Which you buy is down to budget considerations. Keep an eye on Kickstarter. I saw just yesterday on my Facebook feed a product that will hold an iPhone in a landscape orientation while it slowly rotates during the capture. It cost about $150.

Pile Cap Pour, Friday October 23, 2015 from Chris Oaten on Vimeo.

At the other end of the scale, I recently tried a three-axis track system from New Zealand maker Syrp that was in the $2500 range. Spend little, spend big. It’s up to you, but camera motion brings a new dimension to your captures.


I use post-production software that carries a commercial license nearing $500. It’s pricey but when it comes to deflickering and exposure smoothing, it’s the bee’s knees.

There are also mobile and desktop apps that cost a fraction of that and, while they don’t offer much scope for fine control over your image sequence, they will bring a touch of finesse to your output.

I’ve used a Mac OS app called Sequence. It’s worth a try.


Even low-end DSLR cameras have sufficient pixel dimensions to create 4K timelapse video. So if you’re going to scrimp on anything to make timelapse your new hobby, make it the camera body.


Full manual. Manual focus. Manual exposure. Manual white balance. Manual shutter speed. Take control.

The only timelapse captures for which auto settings is a consideration is long-term construction, for which you can’t babysit the camera settings for the life of the project.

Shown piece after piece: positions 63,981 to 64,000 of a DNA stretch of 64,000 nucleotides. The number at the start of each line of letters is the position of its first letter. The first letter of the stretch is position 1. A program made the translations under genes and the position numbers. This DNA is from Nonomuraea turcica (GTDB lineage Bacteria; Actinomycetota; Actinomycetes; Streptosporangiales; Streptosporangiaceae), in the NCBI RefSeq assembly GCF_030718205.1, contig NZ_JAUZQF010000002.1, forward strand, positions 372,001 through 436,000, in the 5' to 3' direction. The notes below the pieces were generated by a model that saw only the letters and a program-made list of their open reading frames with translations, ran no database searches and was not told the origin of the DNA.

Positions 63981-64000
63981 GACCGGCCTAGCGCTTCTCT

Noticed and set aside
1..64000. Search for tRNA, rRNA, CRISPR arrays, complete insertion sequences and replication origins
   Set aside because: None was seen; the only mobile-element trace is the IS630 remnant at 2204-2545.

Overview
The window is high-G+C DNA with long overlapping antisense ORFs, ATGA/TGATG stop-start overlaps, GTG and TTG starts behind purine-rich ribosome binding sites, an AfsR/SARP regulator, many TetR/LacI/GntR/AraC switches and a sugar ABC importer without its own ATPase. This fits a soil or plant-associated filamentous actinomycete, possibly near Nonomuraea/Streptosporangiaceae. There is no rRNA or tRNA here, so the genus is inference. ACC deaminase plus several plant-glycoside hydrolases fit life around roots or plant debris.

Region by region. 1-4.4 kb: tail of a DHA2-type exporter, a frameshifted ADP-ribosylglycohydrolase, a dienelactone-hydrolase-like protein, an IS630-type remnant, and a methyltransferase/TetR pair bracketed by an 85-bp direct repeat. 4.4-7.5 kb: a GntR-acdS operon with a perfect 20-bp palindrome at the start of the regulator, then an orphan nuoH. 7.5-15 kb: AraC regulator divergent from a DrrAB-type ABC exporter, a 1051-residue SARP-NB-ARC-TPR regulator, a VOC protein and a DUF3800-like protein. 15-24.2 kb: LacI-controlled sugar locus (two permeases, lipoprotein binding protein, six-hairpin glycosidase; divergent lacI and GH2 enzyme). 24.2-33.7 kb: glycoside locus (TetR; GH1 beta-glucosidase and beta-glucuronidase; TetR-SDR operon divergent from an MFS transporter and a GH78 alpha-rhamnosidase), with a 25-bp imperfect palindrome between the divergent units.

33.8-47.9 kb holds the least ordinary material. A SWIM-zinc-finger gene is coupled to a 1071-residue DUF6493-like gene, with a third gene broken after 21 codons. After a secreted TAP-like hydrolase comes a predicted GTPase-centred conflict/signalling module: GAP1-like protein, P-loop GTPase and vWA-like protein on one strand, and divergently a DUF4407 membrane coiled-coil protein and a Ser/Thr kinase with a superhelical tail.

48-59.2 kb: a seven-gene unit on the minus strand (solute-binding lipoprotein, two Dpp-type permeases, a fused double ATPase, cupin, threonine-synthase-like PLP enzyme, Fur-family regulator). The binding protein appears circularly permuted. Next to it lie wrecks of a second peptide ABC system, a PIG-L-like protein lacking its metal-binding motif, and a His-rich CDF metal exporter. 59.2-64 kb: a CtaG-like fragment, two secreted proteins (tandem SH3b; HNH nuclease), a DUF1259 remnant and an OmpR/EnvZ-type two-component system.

Pile Cap Pour, Friday October 23, 2015 from Chris Oaten on Vimeo.

Seriously, shoot manually, if your camera allows it. Auto settings can get things spectacularly wrong, especially when you’re shooting into the light, as the case may be during a sunset capture.


Weather patterns can change and understand which ones lead to the most spectacular shooting conditions.

There’s a particular rolling pattern of clouds over Gulf St Vincent in South Australia (15 minute’s drive from my home) that will almost guarantee a rich sunset, so when I see it, I’m in the car and down to my favourite beach spot in a flash.

And here’s the thing. Above all, remember that timelapse photography takes time.

You can’t rush it, so it’s the perfect pursuit to partner with that other thing you keep telling yourself to do. You know the one? About roses? And stopping to smell them? Yeah, that. Shooting timelapse is a great stress killer.


Of course, I’ve framed these tips based around shooting with what I call “real” cameras, by which I mean a kit of DSLR bodies and lenses that allow full control over every aspect of the capture.

But devices that we all carry around, smartphones, are now capable of capturing timelapse and along with devices such as the GoPro and other miniature cameras – drones, too, for that matter – there’s a wealth of creative possibilities you can carry in your pocket.

I think the beauty of these devices is that they break a lot of the rules that apply to the sort of high-end production values around which my tips are based.

Have a look at a free app for iOS called Hyperlapse. It’s a “faux” timelapse app but that’s no basis for objection. I recently challenged myself to capture a glass-blowing session at the University of South Australia’s glass hot shop using only an iPhone and the Hyperlapse app. The result was pretty fun to watch.

Chris Oaten is a professional photographer from Insight Visuals. He is Tech Guide’s go-to camera reviewer. He is also recognised as a master timelapse photographer – one of the best in Australia. You can also check out some of his work on his Instagram account.